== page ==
Out of Control Policy Blog

Back Off the Pressure to Increase Lending

Bernard Condon and Stevenson Jacobs write for the AP:

Unlike big-city bankers, Stan Wilmoth didn't make lots of dumb loans during the boom. After the crash, he accepted not a dime of taxpayer money for his bank. His salary? "Substantially less" than the $1 million the former head of Merrill Lynch spent remodeling his office, he says. He credits his grandfather, a Protestant minister, with giving him "moral fiber."

But judging from the rhetoric coming out of the Obama administration, Wilmoth, the folksy 58-year-old president of Heritage Bank of Reno, Nev., should be scorned, not praised. His sin? He's shirking his patriotic duty by not lending enough money to his community.

Read the whole AP story here. (HT: FinReg21)

Last week President Obama met with the top bank CEOs in the country and asked them to lend more. Why? To stimulate the economy. Of course he has also told them that if they return to the risky lending practices of housing boom period that he will sick new government agencies on them and break apart their businesses. He might do that anyway. But nevertheless, the mixed message from the White House is increasingly disturbing. It is a double PR win for the President—tell bankers to give more to local communities and give them a stern verbal shakedown that all of Main Street supposedly wants to yell at Wall Street. But bankers can't do both, and they should ignore the meddling from Washington on both fronts.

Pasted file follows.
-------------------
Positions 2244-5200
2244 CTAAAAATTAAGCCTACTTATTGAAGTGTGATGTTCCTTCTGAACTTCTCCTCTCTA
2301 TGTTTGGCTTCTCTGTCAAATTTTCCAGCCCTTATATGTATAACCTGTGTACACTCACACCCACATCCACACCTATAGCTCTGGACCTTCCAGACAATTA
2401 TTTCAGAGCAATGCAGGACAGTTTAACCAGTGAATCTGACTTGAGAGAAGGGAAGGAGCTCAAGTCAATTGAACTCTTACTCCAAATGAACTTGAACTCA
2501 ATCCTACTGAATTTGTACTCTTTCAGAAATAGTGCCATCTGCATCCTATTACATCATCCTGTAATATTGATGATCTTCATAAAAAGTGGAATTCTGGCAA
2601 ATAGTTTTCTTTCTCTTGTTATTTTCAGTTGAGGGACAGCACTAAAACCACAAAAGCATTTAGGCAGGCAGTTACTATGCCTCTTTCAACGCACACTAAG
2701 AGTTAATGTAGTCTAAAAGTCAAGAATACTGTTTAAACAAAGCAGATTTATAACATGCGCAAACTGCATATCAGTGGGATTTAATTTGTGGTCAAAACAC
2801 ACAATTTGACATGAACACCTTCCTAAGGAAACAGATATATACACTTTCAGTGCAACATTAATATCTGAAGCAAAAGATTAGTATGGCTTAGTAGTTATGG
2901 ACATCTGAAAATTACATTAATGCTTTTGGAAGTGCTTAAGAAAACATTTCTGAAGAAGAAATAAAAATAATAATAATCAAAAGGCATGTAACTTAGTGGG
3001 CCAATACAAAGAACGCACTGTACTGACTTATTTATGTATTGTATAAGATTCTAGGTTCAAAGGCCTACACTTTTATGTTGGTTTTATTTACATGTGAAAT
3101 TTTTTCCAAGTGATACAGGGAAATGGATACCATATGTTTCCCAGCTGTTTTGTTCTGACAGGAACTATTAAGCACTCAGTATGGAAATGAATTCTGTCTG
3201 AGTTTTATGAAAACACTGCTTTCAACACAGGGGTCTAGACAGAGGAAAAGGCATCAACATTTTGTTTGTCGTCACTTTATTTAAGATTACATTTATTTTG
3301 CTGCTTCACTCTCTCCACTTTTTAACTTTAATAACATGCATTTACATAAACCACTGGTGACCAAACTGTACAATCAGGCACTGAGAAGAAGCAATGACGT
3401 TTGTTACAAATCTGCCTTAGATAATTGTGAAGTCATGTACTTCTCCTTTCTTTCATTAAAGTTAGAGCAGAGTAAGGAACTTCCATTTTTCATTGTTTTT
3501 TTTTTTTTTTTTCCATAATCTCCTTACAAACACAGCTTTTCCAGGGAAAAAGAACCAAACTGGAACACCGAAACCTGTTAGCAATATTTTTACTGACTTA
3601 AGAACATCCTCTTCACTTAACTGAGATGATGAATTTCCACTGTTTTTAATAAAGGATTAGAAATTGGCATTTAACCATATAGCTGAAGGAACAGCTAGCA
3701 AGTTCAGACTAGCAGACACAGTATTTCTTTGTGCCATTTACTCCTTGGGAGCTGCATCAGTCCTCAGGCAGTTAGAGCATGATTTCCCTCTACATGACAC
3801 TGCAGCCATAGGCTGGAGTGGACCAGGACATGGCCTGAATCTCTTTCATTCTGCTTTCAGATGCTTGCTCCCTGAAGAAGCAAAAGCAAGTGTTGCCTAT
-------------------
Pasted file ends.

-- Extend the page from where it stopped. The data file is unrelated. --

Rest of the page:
If banks aren't lending right now it is for two reasons: either they don't feel comfortable returning to wide scale lending given the shaky market and are trying to stabilize their businesses, or they are being more prudent with who they lend to. We can't use the lending standards of the past few years as the benchmark for when the market returns to full free flowing credit. Those were "bad" years. Lending standards were too loose. It would be a mistake to try and get back to that time of cheap credit because we'd just make the same mistakes as before.

Anthony Randazzo is Director of Economic Research


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